Of course, my own dancing cannot be summarized in writing. It has to be witnessed. My highlight came when, shoved into the middle of an open circle, I had to dance by myself with everyone watching. Another great moment was when two young guys suspended a cane between their chests while the rest of us leaned back and danced along underneath. Overall, I think everyone who tried danced fantastically. My personal dance strategy is only to try my hardest to have fun and this, I gather, is culturally acceptable as long as I keep my clothes on and do not touch any women who are not my sister2.

If my wedding is not like this, I demand a re-try…

Grown men were thrown into the air. All the young men came together and threw Jack up and down several times, scary considering what a big guy he is. They almost chipped a ceiling tile throwing Jim and he’s closer to my size. Men were up on each other’s shoulders throughout the night, including both brothers, their elder brother, their father, and I am fairly sure a few brothers-in-law offered their shoulders, too. No one was hurt while the action took place, though I think there must have been some sore backs in the morning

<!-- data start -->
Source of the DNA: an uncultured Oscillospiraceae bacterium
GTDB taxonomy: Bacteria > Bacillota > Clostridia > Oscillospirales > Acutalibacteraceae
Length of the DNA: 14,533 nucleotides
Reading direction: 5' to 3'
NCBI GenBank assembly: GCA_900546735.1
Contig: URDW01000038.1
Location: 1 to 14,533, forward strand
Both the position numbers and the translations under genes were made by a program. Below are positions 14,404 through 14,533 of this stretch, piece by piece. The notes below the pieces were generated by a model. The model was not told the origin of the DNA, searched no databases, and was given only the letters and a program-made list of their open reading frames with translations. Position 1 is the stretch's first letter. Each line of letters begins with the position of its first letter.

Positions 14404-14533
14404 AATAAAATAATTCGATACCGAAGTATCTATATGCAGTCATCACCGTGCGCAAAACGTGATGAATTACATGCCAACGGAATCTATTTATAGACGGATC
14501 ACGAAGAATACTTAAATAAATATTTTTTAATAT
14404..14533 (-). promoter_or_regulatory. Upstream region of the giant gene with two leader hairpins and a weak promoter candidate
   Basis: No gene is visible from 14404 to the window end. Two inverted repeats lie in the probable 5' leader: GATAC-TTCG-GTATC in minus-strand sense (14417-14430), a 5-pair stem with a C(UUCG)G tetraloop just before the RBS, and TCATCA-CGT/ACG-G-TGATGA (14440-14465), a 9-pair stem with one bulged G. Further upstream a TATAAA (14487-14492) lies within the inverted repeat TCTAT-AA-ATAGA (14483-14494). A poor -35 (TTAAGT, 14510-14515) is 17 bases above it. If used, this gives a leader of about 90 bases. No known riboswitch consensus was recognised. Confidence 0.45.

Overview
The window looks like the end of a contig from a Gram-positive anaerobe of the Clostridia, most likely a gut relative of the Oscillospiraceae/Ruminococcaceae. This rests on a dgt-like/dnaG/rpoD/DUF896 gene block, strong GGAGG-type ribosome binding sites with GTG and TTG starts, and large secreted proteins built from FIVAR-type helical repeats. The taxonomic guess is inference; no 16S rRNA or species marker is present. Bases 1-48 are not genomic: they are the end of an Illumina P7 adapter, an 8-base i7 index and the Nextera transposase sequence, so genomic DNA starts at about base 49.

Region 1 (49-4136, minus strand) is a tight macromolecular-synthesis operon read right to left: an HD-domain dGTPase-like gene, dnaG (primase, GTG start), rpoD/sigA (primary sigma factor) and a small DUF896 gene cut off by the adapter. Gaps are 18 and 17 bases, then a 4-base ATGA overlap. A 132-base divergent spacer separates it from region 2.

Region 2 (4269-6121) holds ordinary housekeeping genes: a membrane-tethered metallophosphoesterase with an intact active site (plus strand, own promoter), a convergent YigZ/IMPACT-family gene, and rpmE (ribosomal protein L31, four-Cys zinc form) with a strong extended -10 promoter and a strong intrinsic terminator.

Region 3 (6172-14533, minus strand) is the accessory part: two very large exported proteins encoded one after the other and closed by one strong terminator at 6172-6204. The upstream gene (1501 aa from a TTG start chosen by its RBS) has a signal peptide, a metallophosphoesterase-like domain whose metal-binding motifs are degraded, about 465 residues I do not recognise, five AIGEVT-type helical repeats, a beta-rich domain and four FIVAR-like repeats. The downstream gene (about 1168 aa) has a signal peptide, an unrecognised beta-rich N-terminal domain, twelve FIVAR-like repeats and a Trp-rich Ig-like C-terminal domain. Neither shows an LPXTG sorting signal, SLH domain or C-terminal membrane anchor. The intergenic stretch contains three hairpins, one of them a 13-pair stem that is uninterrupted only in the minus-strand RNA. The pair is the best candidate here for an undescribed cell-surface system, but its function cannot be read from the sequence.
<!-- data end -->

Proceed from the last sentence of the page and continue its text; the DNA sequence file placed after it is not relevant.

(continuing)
Meanwhile, some certain people had quite a bit to drink and had a wonderful time. That is all I will say on the matter except to state, for the record, that I was a help to the staggering without joining their ranks. I owe a great deal of thanks to the rice I ate after I drank my arak3.